First understand that home brewing is more of an art than a science. Large breweries deal with amounts that tend to even things out and will even mix batches to hide/dilute batches with “off flavours.”
First, it's a bit too carbonated, bursting from the bottle soon after I popped it.
Gushing is usually caused by two things. To much sugar making it’s way into the bottle, a bacterial infection or both. Autolyzed yeast can also cause this but will be accompanied by really bad off-tastes like say tire rubber.
I suspect too much sugar. Honey can be notoriously slow to ferment the last bit out making it look like fermentation stopped so when bottled that remaining sugar is added to the priming sugar resulting in over conditioned beer.
Note one bottle may not be representative of the batch. Try another after a few days and if it’s also over carbonated then I suggest putting it in the refrigerator to cool it and slow/stop any remaining biological activity.
Due to the carbonation, the dark tan head dissipates quickly.
Weak head can have many causes. Any and I mean any residual soap in anything that touched the beer after the boil will break up the bubble in the final beer (carboy/bottle jet washers are IMO a must). Malt extracts can lose some of the proteins needed for head retention. Also using adjuncts like rice, dextrose, and yes honey lack these proteins from the start. Adding 5% wheat malt to the mash adds extra proteins and chemicals aiding in head retention are also common (even big breweries use them).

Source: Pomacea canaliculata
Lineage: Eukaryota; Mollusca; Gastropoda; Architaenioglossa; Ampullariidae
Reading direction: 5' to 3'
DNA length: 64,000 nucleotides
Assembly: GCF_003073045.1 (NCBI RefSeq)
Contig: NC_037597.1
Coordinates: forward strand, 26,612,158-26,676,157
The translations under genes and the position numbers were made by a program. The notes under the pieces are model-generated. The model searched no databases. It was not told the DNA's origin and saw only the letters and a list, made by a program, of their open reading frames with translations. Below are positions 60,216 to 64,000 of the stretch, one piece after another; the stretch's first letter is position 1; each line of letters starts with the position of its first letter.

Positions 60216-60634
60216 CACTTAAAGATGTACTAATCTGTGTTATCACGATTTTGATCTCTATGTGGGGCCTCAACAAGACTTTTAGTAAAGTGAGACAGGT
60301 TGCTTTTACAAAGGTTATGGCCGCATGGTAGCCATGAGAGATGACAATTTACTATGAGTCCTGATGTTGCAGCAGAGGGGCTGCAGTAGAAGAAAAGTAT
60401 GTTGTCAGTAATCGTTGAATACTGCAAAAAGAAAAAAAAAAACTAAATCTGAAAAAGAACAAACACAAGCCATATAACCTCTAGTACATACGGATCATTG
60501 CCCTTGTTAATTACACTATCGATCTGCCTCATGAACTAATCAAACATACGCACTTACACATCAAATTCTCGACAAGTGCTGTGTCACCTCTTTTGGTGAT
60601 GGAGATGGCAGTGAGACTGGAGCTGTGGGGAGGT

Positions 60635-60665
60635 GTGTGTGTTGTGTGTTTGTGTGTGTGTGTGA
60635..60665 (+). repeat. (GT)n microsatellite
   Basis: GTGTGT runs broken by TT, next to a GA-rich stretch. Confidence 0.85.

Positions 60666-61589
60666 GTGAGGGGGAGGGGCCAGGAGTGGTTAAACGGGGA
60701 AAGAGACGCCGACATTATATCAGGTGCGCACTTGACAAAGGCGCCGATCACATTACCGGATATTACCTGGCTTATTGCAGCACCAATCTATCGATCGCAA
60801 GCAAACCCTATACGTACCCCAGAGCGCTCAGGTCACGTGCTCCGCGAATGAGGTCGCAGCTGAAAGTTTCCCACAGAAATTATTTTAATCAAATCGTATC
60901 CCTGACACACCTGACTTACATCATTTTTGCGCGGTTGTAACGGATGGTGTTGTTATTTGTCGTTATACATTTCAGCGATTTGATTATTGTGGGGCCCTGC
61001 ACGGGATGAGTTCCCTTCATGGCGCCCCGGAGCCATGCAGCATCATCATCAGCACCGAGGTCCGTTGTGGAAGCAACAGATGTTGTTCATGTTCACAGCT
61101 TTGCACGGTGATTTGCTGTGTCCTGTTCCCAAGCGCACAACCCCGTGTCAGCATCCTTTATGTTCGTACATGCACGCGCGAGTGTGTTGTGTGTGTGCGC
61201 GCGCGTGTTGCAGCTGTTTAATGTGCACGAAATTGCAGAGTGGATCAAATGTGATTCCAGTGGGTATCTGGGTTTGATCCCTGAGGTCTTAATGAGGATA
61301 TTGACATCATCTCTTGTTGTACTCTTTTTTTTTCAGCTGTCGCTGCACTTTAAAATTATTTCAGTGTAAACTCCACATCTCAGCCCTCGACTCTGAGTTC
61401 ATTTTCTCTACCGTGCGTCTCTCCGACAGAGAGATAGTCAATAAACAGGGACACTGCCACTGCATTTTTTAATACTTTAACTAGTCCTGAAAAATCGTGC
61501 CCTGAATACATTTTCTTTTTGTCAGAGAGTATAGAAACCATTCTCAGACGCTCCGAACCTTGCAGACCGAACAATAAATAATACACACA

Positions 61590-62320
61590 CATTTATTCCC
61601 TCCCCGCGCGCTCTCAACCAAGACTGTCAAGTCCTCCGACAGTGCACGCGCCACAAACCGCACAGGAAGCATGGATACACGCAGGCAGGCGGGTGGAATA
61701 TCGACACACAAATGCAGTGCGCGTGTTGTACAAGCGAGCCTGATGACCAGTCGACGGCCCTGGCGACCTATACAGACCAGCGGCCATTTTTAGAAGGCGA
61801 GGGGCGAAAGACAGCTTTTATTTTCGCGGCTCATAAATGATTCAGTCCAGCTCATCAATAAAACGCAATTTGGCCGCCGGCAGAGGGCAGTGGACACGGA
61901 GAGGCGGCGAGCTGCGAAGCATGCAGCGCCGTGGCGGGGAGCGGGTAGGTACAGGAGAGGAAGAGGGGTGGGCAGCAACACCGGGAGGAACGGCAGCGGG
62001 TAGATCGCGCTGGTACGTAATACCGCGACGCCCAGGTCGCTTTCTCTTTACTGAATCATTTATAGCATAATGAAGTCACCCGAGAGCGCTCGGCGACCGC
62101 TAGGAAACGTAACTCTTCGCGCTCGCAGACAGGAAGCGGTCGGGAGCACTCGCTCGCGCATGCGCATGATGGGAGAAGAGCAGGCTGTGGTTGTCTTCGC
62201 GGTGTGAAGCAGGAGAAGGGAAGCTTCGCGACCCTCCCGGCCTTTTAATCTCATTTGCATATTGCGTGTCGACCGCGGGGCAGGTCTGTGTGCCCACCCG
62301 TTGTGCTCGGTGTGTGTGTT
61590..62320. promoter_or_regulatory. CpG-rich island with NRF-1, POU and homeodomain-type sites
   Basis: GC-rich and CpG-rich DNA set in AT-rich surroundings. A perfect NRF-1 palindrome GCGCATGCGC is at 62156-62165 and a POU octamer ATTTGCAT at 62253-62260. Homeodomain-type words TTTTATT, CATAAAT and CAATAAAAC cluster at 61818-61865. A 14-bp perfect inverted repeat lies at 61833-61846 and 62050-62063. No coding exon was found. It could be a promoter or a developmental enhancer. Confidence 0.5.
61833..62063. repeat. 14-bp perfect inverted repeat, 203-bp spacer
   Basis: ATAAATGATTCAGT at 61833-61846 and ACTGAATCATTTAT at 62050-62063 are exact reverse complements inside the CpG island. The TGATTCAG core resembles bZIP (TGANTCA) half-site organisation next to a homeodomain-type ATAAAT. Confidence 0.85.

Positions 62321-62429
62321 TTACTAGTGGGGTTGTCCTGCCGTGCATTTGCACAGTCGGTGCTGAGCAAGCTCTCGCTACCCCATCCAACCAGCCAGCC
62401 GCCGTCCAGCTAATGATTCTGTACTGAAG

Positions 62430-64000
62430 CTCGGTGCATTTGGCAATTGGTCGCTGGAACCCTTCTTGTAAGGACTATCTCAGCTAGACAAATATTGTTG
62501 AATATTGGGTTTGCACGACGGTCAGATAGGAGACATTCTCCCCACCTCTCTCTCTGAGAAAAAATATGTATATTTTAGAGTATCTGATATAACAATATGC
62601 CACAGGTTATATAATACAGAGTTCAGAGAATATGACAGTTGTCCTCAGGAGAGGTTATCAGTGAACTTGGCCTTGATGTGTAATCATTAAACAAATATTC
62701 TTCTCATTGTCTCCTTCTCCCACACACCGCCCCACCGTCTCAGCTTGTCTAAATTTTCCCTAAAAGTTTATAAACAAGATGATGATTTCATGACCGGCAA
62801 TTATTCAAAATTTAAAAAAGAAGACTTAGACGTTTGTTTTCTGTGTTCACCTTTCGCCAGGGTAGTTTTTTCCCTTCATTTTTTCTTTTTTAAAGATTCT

The beer itself is nearly opaque.
Most porters sitting in the glass will look dark brown to black. Held up to the light it will likely appear deep red if you can see through it.
The aroma is of toasted grain with a slight tinge of malt.
Flavor is toasty and very dry, suprisingly so.
Honey like dextrose and rice will ferment out completely lending to a dryer/crisper taste. Roasted and black patent malts also give a drier taste. OTOH, if by dryness you mean “mouth feel” its often caused by water with high temporary hardness and or mashing/steeping at to high a temperature.
At first, the bubbles seriously detracted from the flavor -- almost Coke-like carbonation that gave it an acidic edge. That got much better after I let it sit for a few minutes.
Knowing this you an do an aggressive pour to drive out some of the excessive carbonation w/o having to let the beer sit open for to long which will drive off the most volatile aromas. If storing it in the fridge let the bottle warm up to 45-55 degrees for serving for most porters.
Anyone have any opinions on what I to expect after more time?
There are so many variable it’s hard to generalize about much. Generally, beers will mellow with age, a good thing for lagers and some heavy ales but generally a bad thing for lighter ales. Heavier (O.G.) and darker malted (chocolate, roast, black patent) tend to blend with age. Yeast flavors (fruity esters) diminish with age (one reason lagers are “lagered”). The higher the carbonation the more the most volatile aromas/flavors will diminish over time.
If contaminated off-flavors will increase with time especially when stored at room or cellar temperature. The lighter (both O.G. and flavour) the more likely contamination will cause problems.